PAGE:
• Guest

    I worked in retail management for about 5 years.  The only way I kept from hating Christmas altogether was to compartmentalize Secular Christmas from Religious Christmas.  Even though I'm out of retail, I still consider them to be two separate holidays, and act accordingly. 

    For example, I don't put up any Christmasy decorations inside or outside until a day or two prior, and keep them up until Epiphany.  An unexpected bonus is that I usually get a tree for free!

  • Guest

    wonderful essay and wonderful comments- I love you guys : )

    Advent, like courtship and other times of waiting and growing deeper in understanding is more important than ever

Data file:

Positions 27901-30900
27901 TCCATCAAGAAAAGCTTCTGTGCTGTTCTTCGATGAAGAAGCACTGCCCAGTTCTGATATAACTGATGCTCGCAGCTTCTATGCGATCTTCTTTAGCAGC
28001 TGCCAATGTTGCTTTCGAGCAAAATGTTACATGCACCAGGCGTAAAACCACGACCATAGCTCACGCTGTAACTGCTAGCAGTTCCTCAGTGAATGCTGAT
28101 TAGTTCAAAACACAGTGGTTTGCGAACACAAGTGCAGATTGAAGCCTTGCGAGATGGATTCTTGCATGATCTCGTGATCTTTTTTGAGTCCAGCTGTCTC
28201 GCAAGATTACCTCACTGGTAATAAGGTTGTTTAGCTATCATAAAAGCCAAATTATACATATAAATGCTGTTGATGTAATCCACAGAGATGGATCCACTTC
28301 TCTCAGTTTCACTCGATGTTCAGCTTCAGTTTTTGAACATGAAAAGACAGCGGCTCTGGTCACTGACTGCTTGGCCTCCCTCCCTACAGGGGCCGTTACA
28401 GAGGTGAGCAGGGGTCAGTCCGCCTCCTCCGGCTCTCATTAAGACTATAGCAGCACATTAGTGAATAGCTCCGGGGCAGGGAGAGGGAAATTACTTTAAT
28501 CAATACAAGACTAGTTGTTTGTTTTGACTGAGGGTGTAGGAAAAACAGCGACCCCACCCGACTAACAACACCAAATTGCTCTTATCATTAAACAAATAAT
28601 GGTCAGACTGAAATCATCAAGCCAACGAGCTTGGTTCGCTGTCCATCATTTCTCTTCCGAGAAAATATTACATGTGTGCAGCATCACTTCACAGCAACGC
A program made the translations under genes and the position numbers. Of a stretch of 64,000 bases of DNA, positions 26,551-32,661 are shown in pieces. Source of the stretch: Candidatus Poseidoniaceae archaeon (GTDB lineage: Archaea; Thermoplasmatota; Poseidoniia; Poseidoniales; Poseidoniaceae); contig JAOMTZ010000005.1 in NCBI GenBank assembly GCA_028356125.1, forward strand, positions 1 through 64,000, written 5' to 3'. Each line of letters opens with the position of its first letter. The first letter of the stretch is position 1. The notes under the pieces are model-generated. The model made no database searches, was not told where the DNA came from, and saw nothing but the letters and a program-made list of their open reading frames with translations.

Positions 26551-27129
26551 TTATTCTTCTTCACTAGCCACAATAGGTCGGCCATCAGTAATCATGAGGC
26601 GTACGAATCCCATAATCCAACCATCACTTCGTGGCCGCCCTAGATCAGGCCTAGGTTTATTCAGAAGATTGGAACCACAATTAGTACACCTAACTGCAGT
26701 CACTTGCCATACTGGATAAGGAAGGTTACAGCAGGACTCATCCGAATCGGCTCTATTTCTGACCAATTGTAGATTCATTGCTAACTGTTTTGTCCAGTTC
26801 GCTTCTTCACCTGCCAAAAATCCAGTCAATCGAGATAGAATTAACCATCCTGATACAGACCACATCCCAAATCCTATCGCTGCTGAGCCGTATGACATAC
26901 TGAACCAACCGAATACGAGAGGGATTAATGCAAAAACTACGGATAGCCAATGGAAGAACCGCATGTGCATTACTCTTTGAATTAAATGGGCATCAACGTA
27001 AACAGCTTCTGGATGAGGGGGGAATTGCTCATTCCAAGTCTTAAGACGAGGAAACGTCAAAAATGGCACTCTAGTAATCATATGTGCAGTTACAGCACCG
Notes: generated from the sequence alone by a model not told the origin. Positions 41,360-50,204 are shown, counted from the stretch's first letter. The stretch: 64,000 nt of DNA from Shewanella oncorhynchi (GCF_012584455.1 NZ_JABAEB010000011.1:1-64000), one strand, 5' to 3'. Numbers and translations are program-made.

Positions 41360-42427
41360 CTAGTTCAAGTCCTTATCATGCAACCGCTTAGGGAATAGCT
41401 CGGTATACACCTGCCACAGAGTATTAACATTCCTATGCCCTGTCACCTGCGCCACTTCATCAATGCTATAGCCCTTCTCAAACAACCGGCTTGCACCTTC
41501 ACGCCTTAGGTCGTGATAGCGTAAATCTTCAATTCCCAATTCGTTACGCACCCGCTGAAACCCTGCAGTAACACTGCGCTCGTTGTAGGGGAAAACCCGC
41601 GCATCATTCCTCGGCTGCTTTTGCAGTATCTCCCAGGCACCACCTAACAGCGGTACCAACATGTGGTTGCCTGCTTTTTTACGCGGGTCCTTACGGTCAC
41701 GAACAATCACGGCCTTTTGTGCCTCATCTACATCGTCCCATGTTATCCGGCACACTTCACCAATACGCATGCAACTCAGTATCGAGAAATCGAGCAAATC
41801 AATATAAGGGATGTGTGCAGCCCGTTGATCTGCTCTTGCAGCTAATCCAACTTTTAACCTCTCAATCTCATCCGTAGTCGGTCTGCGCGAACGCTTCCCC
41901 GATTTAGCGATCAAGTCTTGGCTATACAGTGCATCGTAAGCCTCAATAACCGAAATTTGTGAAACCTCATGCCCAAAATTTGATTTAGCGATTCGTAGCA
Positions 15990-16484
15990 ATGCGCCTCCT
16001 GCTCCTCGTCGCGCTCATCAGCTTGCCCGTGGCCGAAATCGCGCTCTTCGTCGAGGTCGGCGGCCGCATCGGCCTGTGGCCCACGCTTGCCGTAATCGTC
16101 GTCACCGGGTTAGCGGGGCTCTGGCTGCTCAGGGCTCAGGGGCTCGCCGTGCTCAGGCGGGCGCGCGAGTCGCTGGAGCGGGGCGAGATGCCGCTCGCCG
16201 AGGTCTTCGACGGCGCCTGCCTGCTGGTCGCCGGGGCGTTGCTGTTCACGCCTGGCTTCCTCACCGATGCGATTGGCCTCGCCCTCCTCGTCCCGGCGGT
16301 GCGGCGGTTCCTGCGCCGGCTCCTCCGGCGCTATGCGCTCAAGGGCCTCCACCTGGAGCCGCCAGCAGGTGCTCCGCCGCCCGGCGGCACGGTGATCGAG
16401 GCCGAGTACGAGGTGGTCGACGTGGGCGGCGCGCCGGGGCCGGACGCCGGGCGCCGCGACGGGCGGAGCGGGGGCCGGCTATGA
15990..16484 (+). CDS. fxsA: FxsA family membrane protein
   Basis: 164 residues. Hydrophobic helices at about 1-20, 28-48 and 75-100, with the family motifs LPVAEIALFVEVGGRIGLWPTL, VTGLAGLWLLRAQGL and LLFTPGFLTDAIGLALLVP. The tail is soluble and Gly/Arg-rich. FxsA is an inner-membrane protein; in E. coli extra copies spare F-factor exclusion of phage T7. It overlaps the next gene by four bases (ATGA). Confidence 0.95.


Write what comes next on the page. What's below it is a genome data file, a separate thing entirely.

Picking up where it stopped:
instant and everyday gratification isn't as much fun as we thought it would be!

    we couldn't celebrate from October to Dec 25 years ago because no one could afford that– now we can and we realize how nice it was to save something "for special"  

     

  • Guest

    God loves you .

    This Advent, indeed, starting right now, add an eleventh Hail Mary to every decade of every Rosary. Call it your ‘golden ornamental Hail Mary’, and ask Mary to use it to decorate heaven’s creche, and inspire hearts and souls to find the Christ child in their celebrations.

    Maybe, your golden Hail Marys can be your ‘instant gratification’ for knowing how much God enjoys your special attention in His special Advent season.

    And, I urge added family prayers, daily, around a suitable Advent wreath. It is a good time to remember, too, that you (and I and all) are already ‘buried’ in gifts from God. Family prayer time could be a good time to reflect, to engage each other’s gifts.